In 2002, President George W. Bush marked Kim Jong Il's regime as evil, the Congress passed the North Korean Human Rights Act in 2004, and the State Department's first special envoy on this matter, Jay Lefkowitz, was appointed in 2005. But the circle of awareness and debate has remained limited, with political and religious conservatives yelling the loudest about how the U.S. should counter the abuses in North Korea.
U.S. approaches have been ineffective because goals other than improving North Korean lives have been promoted. The 2004 Act, its more hostile predecessor, the North Korea Freedom Act of 2003, and the Bush administration's hawkish stance toward Pyongyang generated the view that human rights was just a foil for regime change. Some members of Congress also used the North Korean human rights issue not as an end in itself, but as a way to attack China on human rights.
It adds to cynicism that North Korea is really a means to get at China and sends conflicting messages to Beijing, whose help is needed on Pyongyang's nuclear and human rights problems. Given the political parameters of the six-party talks, progress on human rights is not possible: China and Russia face their own problems on human rights and have no interest in pursuing a human rights agenda with the United States or North Korea; South Korea has gone out of its way to keep the human rights issue off the inter-Korean radar as part of its engagement strategy. That leaves Japan as the only country willing to back the U.S., but Japan is badly positioned to have credibility or clout on the issue of human rights in Asia, given its inability to face up to its wartime violations. And its human rights agenda regarding North Korea is too narrow to be compatible with that of the United States.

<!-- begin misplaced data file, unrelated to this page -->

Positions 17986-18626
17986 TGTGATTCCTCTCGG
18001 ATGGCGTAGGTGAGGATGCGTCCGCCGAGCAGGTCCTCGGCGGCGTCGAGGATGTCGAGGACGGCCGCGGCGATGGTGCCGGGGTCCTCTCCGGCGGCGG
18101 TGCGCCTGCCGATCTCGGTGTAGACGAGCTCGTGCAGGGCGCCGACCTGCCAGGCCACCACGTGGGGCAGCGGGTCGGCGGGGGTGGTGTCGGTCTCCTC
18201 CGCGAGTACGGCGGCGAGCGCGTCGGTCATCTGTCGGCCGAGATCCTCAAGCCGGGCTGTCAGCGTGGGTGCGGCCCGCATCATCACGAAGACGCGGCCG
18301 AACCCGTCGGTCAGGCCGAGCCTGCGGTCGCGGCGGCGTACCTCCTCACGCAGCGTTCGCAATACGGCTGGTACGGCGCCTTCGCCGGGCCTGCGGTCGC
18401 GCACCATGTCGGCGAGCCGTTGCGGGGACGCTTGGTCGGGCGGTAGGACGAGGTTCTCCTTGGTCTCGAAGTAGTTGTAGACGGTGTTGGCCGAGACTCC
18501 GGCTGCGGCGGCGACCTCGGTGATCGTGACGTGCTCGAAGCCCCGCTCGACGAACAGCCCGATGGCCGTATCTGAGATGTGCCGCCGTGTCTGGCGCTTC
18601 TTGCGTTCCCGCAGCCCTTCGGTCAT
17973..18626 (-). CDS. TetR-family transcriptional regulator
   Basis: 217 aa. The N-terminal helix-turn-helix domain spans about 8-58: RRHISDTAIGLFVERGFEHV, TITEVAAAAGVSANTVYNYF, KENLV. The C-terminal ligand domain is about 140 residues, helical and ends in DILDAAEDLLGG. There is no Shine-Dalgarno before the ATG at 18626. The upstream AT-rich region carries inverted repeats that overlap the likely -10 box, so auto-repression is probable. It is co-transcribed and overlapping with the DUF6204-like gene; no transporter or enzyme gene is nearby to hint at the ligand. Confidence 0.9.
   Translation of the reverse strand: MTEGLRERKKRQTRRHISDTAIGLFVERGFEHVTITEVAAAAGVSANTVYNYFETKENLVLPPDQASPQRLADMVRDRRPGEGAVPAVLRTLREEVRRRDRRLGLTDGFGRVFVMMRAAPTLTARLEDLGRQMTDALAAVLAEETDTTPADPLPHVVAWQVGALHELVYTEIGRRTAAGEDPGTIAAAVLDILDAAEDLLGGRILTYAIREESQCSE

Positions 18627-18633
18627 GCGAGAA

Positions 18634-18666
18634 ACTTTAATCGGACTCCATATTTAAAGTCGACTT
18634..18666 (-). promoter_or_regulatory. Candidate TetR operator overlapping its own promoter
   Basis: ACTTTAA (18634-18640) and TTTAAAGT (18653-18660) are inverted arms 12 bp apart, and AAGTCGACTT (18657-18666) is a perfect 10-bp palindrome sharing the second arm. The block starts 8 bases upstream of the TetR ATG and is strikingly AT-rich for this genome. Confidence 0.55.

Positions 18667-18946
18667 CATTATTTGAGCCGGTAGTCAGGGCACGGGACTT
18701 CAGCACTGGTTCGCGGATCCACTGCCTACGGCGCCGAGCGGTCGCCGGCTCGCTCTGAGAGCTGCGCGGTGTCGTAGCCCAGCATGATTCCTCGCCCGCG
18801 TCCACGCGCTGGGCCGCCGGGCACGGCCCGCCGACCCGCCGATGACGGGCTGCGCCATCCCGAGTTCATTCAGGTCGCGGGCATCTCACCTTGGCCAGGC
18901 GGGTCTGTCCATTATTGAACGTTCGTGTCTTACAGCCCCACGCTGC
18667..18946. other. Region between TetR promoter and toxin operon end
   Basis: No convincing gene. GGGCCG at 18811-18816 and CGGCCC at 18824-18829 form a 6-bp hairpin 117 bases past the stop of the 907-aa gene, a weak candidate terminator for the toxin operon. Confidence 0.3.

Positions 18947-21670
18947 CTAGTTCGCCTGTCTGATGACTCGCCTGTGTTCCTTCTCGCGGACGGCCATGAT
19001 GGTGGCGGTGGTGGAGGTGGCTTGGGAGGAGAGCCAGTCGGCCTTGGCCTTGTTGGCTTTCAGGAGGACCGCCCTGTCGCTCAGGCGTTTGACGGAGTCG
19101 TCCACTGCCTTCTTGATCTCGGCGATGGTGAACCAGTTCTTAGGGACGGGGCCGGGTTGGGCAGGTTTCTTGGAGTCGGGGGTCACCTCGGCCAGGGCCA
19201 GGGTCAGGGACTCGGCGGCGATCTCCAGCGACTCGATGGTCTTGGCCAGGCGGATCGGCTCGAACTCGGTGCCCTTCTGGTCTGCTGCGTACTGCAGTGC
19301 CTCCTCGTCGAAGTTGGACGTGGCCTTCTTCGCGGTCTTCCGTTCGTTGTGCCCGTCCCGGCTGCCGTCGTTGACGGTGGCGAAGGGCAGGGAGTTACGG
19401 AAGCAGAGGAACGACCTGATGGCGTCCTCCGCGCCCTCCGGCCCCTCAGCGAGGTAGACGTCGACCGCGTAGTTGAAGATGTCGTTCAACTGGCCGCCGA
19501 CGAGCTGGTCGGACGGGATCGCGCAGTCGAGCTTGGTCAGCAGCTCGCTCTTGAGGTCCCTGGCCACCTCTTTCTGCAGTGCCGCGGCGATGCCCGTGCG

Those of us who genuinely care about North Korean human rights need to put North Korean lives first.
[Excerpt of an article by Katharine H.S. Moon, an associate fellow at the Asia Society and professor in political science at Wellesley College]